What Pride Reminds: How anti-gender forces and blocks to progress on HIV/AIDS in Europe and Central Asia are intertwined
In moments like these, where even our former allies are using us to advance their own political goals, pride and its value become ever clearer.
Pride is protest and a celebration of our diversity. This June has brought a complex moment into focus — with a pride march returning to Warsaw just days after Hungary passed an “anti-propaganda” law banning the teaching of anything LGBTI-related in schools, as one governing party in Spain re-took control of the legal gender recognition law reform process from a politician who blocked the process for months and herself holds so-called “gender critical” views and a storm of online hate rocks LGBTI activists in Albania, and as the grip of the pandemic loosens in some parts of the region while others are still struggling to control the pandemic — a battle in which access to HIV prevention, testing and treatment, alongside vital care for trans and intersex people, were too frequently deprioritised.
In the context of COVID-19, LGBTI organisations across the region reported breakdowns in healthcare for trans and intersex people, as life-saving transition-related healthcare was cancelled or postponed, and as travel to a trusted doctor became difficult or impossible. For example, intersex people are frequently subjected to medical trauma, and often seek healthcare from only trusted providers, who may be far from home, even requiring cross-border travel. Due to national lockdowns and restrictions, life-saving transition-related healthcare was cancelled or postponed, and travel to a trusted doctor became difficult or impossible. Similarly, breakdowns in HIV prevention, testing, and treatment services were reported around the region. As the HIV/AIDS epidemic in Europe and Central Asia dramatically impacts gay and bisexual men and trans people, homophobia, biphobia, and transphobia remain all too prevalent, pushing LGBTI people into the closet and keeping them from seeking effective HIV interventions for fear of stigma, discrimination, and ostracisation.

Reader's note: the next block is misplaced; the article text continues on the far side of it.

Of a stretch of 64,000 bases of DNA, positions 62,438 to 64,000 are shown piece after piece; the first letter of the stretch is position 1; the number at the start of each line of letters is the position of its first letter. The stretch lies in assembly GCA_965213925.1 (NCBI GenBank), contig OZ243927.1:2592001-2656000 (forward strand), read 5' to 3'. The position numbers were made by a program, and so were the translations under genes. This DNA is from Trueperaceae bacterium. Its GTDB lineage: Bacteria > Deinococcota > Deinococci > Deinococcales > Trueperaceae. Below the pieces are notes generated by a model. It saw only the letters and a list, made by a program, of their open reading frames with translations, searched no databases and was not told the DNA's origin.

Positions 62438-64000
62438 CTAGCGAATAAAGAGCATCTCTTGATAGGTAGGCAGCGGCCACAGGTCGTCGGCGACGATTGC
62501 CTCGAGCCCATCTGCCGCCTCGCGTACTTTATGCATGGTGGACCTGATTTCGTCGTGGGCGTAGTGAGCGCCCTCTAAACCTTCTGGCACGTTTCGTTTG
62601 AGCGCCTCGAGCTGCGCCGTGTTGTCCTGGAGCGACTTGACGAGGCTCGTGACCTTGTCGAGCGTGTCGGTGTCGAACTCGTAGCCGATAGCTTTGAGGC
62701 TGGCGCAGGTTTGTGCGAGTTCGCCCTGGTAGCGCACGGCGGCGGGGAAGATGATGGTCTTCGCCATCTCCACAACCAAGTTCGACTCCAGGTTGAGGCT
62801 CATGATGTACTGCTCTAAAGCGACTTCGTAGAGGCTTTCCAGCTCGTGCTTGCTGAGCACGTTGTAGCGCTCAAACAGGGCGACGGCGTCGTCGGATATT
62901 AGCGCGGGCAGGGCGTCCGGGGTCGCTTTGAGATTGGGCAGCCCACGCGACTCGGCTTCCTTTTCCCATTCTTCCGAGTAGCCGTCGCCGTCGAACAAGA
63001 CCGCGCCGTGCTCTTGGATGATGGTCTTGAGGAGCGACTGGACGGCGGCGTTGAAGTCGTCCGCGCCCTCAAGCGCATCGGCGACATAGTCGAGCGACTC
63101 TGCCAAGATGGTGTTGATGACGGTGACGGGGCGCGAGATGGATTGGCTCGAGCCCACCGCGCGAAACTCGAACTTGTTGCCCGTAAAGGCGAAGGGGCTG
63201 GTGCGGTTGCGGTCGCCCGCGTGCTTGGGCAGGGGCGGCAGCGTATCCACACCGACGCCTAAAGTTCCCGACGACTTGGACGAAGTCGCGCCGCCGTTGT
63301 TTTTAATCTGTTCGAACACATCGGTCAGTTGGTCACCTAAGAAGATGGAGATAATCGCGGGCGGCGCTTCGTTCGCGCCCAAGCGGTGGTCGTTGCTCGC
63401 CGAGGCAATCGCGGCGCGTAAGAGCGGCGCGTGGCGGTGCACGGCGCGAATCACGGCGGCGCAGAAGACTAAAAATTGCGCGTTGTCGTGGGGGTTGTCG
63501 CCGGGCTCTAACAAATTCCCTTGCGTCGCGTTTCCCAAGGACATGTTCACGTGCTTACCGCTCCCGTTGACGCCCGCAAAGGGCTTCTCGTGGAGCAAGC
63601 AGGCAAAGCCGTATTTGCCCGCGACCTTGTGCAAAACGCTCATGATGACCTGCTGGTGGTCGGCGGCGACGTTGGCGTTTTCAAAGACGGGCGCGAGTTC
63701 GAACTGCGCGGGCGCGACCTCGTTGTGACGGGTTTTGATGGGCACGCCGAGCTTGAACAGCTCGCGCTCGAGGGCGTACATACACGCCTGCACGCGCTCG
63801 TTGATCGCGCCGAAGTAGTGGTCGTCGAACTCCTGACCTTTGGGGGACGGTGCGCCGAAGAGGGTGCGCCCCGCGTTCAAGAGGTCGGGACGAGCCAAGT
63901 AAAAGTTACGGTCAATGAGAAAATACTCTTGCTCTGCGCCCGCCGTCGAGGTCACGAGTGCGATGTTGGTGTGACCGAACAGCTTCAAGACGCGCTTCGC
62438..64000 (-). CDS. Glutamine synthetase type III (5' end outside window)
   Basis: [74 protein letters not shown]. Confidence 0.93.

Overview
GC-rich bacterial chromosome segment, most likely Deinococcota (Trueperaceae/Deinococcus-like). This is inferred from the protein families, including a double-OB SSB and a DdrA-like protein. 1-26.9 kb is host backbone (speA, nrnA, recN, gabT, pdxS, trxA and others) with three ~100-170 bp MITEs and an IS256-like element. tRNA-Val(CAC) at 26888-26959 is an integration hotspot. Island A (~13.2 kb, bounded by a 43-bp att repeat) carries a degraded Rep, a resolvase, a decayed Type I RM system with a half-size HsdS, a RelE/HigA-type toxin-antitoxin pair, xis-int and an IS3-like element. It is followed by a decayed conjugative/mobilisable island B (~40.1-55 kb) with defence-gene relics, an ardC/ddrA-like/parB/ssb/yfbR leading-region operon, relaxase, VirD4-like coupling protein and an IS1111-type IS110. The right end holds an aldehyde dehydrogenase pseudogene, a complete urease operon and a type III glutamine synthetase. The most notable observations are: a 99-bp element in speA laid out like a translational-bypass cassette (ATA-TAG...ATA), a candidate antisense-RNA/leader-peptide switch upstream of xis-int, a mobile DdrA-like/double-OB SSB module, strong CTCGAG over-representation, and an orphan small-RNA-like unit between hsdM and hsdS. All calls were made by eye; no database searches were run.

This double-edged decrease in services exposed LGBTI people — as well as all people living with HIV, people with disabilities, migrants, racialised people, and systemically marginalised people — to a crisis in resources that has yet to be resolved. LGBTI organisations, as well as some HIV/AIDS response organisations, redirected resources to purely humanitarian means, dropping their vital advocacy and policy work to ensure that community members survive the COVID-19 crisis. This redirection created a chasm in the political space, which is especially dangerous — policy is moving forward, and too many of our demands fail to make it to the table.
In moments like these, where even our former allies are using us to advance their own political goals, pride and its value become ever clearer. Pride started as a protest, a riot against repression from a state determined to erase us — and most specifically those of us who are trans women, who are sex workers, who are migrants, who are Black and people of colour, those who are HIV positive. Those efforts from states remain, and we are left scrambling to meet our basic needs, let alone to advance protections of our human rights. But pride is our moment — one where we come together to heal, to regroup, to celebrate the beauty and brilliance of LGBTI people, and remains, at its core, a reminder to ourselves that we must continue to fight.
And when we fight, we win.